3-2-1-1: Arcserve expands the backup recovery rule
There’s a ransomware attack on businesses every 11 seconds. The malware infects devices and holds the data inside hostage unless the users pay the ransom demanded by the cybercriminals. The damage is predicted to reach $20 billion this year alone. It can have a crippling effect on the business’s reputation, too: 59% of customers would likely avoid doing business with an organisation that had been cyberattacked in the past year.
Meanwhile, 25% will abandon a product or service for a competitor after a single ransomware-related service disruption, failed transaction, or instance of inaccessible information. It is a digital epidemic that is growing more sophisticated and is targeting backup data too.
“A lot of these ransomware attacks are also going after NAS storage devices because hackers know that companies, regardless of their size, are storing their backup data on these, as their last line of defence” said Florian Malecki, Vice President, international product marketing at Arcserve, in an interview with us recently. Arcserve is a global top 5 data protection vendor, provides the broadest set of best-in-class solutions to manage, protect and recover all data workloads, from SMB to enterprise and regardless of location or complexity. It has 19,000 channel partners and 235,000 customers across 150 countries.
“That means they’re finding ways to break into the company’s network to locate the NAS appliances and target them because they know that backup data is there. And if they can’t access it, organisations will face serious problems.”
The golden 3-2-1 rule of backup and recovery needs a plan B. The rule refers to having three copies of your data (a primary copy and two backup copies) stored in two storage media (example, disk, tape drive, NAS) and having a copy stored offsite, say in the cloud, for disaster recovery. Plan B adds a +1 to the rule – immutable storage.
“It is indeed very well recommended to follow best practice in terms of data protection, following the 3-2-1 rule. However, these days, organisations must implement the 3-2-1-1 rule. I’m adding another 1, referring to keeping a copy on immutable storage, whether on-premise or in the cloud,” Malecki said.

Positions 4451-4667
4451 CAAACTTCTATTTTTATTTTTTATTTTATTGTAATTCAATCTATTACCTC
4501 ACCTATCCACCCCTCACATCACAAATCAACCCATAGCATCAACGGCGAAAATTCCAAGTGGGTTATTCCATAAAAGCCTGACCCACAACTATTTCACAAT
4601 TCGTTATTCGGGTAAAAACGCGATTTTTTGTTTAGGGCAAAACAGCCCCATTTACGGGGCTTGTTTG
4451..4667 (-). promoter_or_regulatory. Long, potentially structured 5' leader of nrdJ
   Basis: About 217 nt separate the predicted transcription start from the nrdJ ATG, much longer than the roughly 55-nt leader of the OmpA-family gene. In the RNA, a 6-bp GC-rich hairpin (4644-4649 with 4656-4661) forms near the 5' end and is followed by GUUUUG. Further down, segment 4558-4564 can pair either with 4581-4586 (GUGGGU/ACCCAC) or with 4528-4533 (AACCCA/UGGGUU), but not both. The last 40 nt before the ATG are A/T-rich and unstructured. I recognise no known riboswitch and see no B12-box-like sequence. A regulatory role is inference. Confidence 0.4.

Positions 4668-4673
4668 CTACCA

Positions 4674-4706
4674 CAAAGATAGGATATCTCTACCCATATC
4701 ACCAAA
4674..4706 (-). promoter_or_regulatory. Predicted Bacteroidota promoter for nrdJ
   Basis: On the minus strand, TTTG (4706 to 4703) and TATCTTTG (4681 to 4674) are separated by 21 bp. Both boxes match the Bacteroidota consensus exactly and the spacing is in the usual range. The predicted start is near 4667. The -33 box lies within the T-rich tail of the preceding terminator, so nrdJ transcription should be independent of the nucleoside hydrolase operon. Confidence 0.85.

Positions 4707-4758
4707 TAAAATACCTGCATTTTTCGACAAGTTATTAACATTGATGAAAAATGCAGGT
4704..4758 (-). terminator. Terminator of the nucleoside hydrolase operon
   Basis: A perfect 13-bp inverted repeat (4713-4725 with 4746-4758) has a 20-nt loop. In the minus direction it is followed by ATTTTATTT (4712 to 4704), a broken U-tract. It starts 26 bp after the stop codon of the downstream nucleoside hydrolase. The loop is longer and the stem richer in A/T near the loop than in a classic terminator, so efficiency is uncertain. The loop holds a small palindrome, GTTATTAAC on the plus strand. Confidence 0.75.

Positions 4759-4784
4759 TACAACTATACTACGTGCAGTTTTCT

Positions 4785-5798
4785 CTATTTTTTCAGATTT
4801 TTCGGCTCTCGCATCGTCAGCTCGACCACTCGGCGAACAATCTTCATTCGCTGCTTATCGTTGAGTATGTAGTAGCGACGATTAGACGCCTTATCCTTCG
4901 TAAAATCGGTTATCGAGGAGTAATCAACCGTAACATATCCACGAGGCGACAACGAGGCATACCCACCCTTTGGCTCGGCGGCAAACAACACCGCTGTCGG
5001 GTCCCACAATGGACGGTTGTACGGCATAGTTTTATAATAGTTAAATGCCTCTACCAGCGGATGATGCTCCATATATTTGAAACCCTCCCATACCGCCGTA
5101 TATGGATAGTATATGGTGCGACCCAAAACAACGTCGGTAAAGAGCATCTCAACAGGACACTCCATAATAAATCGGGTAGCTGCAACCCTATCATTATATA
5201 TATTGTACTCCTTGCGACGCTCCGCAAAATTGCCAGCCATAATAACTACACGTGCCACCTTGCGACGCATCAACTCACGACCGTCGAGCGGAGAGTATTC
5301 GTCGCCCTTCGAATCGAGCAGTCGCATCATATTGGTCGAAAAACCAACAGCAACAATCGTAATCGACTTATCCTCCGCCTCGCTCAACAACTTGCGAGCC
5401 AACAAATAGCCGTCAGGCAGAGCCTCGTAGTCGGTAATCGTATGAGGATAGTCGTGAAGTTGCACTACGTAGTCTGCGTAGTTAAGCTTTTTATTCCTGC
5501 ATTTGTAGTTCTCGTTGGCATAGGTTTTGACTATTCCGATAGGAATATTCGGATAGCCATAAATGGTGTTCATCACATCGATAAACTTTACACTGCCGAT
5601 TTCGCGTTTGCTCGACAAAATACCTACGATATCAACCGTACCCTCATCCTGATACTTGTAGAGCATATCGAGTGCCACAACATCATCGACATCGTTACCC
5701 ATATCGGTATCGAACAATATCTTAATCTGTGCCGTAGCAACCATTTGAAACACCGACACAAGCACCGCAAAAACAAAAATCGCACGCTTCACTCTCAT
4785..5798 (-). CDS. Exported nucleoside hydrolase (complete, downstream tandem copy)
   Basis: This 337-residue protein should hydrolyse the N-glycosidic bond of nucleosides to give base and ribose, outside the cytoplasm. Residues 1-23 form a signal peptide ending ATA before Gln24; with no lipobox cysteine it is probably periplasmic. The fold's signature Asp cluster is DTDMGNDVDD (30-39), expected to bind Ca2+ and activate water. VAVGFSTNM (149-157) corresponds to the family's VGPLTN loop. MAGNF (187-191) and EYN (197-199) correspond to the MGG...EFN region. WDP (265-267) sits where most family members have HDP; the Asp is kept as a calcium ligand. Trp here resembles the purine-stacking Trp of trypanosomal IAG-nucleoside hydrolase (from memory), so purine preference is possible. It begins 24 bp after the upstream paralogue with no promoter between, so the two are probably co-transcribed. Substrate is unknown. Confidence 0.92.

“This means the data is safe and well protected because it’s stored on an immutable storage appliance. The benefit of on-premise storage is that when it’s time to recover your back-up data – whether being 20 or 100 TB -, it will be swift. Whereas, if you have to download it from the Cloud, it’s going to take a while, even though you might have a good internet connectivity. ”
Data stored on an immutable storage appliance cannot be overwritten, changed, encrypted, tampered with, or deleted by a ransomware
“Immutable storage ensure your data is well protected so that in the event of ransomware, it is immune to the attack.
Immutable storage solutions protect your data with continuous immutable snapshots, taken every 90 seconds. An immutable snapshot is a copy of the data that simply cannot be overwritten or deleted by ransomware. These snapshots are then consolidated hourly, daily, weekly, or monthly. Depending on the customer’s retention policies, whether being one day, one week, one month, so on and so forth, they could technically go back as close as 90 seconds,” Malecki explained.
“As a result when a customer uses the (Arcserve’s) OneXafe appliance to store backup data or unstructured data (like CAD drawings, research, surveillance camera, etc.) the data that is stored on to the OneXafe is immutable to ransomware in the event of an attack. That means the user will be able to recover 100% of the data! The key take away: in the event of a cyber-attack, the only way to recover 100% of your data is immutable storage.”
Educating users on recognising ransomware attempts, such as spear-phishing email, is one way of defending against the cyberattack. However, there is a need to raise user awareness to not be complacent in where they store their data and understand the extent of protection they are getting.
“Given what happened with the pandemic, and even before with remote working initiatives, many organisations are adopting Microsoft 365 or Google Workspace. However, they think their data is well protected and backed up by SaaS providers, but this is not the case. Microsoft and Google offer the applications, the infrastructure and the availability. They have a retention policy of 30 to 90 days, but they don’t offer backup and recovery,” Malecki observed.
“If you are victim of a ransomcloud, a type of ransomware that is targeting cloud-based SaaS applications (like Microsoft 365 and others), it is the responsibility of the organisation to back up their data, SaaS providers cannot be held responsible.
“In the Microsoft Services Agreement, it states that Microsoft recommends that customers regularly backup their content and data that they store on the Services or store using Third-Party Apps and Services.
So protecting SaaS-based applications data is the responsibility of the customers, not of the providers.”
Data security doesn’t stop at the perimeter. Backup and Recovery is essential to keep the business going in as little time as possible and at the closest point prior to the disaster.
Malecki said: “As we go forward, IT Security professionals need to include backup and recovery and immutable storage solutions in their overall strategy, in addition to the prevention measures. Therefore, if a company gets compromised, at the end of the day, the last line of defence will be the backup and recovery, as well as the immutable storage solutions that will help a company getting out of a very compromised situation.”
Click here for a partner in data protection that never lets down its guard and find out how to protect critical IT infrastructure from downtime, data loss, and ransomware.
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